Music--It is the soundtrack to our lives. You might have driven your first car while the Go-Gos blared on the radio. You may remember singing “Memory” at your high school graduation, or you might have had the organist play “Ode to Joy” at your wedding. You may remember the first time you heard Bruce Springsteen, or the last time you heard Madonna. Whether your musical tastes are contemporary or classical, chances are you do have a favorite form of music. And you also probably have a favorite artist or band.
But, in addition to being enjoyable, music can serve an important function as a stress reliever. It is no surprise that dentists routinely play music in their offices, or that surgeons play it during operations. Bus drivers play music to reduce stress, as do baseball players during their warm-ups.
Musicologists say that music can have a soothing effect, an effect that might have begun when we first heard music while still in our mother’s womb. As a result, music may, in fact, remind us of our mothers, from whom we draw strength and comfort. It has been shown in studies that music where the flute predominates, such as Celtic or Native American music, is often the most comforting. In fact, research indicates that any music performed in person helps to synchronize the right and left brain hemispheres. Music can be especially beneficial to the individuals performing it. It provides a sense of accomplishment which can, in turn, reduce stress.
Music increases the body’s serotonin levels, which are associated with good feelings. Also, music tends to enhance deep breathing, making a person feel more relaxed. Also, background music at work has been shown to cut stress levels. In addition to causing heart rates to decline, music boosts the body’s temperature.
One preferable way to relax is to lie down with a set of headphones and allow the music to wash over you. In this way, you’ll be intimately involved in the music—you’ll feel as if you are part of the music. It is easy to forget the cares of the world when you can escape into music. You should select music that has a slow beat—preferably slower than 72 beats a minute, the standard heart rate. You should focus your attention to the silence that is usually built into musical selections in order to maximize your relaxation. Another popular technique is to use a Walkman while doing your morning walk. This way, you combine the stress-busting effects of music with those of exercise. This provides a one-two punch which is guaranteed to reduce your stress level.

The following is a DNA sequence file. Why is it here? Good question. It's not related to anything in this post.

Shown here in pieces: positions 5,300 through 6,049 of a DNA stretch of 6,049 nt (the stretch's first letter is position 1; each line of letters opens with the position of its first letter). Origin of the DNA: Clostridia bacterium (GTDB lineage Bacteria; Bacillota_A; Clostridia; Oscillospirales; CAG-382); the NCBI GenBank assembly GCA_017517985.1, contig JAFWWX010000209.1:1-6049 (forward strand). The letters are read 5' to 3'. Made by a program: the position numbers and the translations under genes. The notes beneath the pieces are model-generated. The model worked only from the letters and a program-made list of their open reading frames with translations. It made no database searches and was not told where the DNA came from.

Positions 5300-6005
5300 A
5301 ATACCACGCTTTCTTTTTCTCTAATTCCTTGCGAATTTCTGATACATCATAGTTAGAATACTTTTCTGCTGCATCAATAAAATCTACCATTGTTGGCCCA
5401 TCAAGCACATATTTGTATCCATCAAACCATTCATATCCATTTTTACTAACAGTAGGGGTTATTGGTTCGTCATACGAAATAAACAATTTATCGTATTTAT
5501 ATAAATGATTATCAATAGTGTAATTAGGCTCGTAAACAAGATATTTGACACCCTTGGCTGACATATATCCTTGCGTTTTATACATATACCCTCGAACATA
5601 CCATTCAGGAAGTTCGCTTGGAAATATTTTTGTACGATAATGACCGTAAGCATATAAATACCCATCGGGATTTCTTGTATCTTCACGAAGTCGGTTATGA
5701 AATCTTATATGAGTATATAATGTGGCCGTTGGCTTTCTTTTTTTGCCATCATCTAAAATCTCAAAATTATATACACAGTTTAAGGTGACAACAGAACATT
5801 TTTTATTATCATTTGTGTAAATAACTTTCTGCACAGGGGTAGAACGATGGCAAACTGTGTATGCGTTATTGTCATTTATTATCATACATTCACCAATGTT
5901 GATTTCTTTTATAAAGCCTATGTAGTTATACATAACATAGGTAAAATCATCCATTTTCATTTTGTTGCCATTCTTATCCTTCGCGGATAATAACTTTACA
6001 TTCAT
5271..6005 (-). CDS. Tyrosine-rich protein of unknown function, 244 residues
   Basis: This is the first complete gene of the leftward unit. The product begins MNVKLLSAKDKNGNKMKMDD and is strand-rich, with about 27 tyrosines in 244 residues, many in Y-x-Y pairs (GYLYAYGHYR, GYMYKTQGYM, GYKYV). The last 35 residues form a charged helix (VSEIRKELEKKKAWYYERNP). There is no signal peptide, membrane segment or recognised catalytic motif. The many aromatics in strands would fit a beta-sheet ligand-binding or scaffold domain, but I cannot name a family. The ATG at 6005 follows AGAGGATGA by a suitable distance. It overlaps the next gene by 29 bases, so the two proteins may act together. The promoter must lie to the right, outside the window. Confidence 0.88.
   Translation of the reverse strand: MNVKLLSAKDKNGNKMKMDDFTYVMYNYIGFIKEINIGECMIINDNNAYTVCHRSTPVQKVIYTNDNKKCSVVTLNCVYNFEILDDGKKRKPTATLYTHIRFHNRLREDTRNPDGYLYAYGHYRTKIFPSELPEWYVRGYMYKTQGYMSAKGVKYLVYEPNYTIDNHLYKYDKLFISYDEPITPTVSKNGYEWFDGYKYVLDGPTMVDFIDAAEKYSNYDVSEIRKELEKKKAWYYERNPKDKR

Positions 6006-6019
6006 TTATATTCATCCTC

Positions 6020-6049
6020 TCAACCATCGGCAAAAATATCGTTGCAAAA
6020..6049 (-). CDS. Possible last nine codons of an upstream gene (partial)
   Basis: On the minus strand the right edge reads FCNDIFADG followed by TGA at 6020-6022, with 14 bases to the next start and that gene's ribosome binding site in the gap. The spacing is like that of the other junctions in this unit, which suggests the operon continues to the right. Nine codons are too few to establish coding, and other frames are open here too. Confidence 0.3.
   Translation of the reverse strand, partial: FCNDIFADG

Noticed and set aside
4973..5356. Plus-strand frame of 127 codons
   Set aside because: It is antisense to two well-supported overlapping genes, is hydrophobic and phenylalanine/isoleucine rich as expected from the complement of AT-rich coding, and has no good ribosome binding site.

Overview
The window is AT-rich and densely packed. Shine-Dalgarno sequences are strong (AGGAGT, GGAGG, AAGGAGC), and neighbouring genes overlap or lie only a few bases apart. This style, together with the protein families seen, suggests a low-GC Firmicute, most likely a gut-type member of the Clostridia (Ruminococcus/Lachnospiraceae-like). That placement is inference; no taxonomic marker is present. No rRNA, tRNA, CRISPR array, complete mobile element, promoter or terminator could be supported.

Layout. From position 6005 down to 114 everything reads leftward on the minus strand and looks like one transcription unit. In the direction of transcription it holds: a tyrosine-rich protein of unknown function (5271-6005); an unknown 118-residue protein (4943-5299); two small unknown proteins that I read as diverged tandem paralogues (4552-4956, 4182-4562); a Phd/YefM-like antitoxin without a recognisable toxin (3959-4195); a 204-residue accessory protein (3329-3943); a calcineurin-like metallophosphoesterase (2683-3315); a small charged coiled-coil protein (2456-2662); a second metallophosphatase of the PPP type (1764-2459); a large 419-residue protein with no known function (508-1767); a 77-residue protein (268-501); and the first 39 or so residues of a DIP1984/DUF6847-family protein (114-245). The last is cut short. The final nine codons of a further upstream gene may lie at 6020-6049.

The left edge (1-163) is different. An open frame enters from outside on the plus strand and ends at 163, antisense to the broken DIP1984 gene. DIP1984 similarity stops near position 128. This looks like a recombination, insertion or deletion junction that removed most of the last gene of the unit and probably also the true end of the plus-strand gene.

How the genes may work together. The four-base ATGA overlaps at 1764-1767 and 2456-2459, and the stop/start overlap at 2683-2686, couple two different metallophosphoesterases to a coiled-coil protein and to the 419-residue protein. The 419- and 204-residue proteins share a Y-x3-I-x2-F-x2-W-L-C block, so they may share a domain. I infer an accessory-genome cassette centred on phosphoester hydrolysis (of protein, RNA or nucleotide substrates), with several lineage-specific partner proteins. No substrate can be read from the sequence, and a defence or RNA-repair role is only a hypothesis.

You might also try tuning into nature sounds. Sit in your backyard, close your eyes, and concentrate on the sounds you hear. You’ll be listening to the music of crickets and songbirds, leaves rustling in the wind and wind chimes swaying in the breeze. You can also purchase a CD which offers the sounds of the ocean or the woods. You’ll be amazed at how quickly you’ll be carried away with the sounds. Just ten minutes sitting quietly and listening can put you in an entirely different frame of mind. You’ll find you’re better able to cope with the demands of the day if you’ve spent some time listening to music—whether it’s man-made or made by nature.
It is highly important that you listen to music that appeals to you. If you never liked the Beach Boys, chances are that playing a “Best of the Beach Boys” CD will not calm you down. Furthermore, if you like classical music, but can’t stand Beethoven, limit your listening to Mozart instead. The important thing is that you feel comfortable with your musical selections.
It is hard to imagine a world without music, yet most of us do not take full advantage of the art form. It can be unbelievably effective in reducing stress and improving relaxation. It is no wonder that women have been known to select their favorite music to give birth by. Music elevates our mood; it makes us feel happy and alive. Depending on the amount of stress you’re under, you may end up playing music just in the morning, in the afternoon, or all day. Just remember that music time should be relaxation time.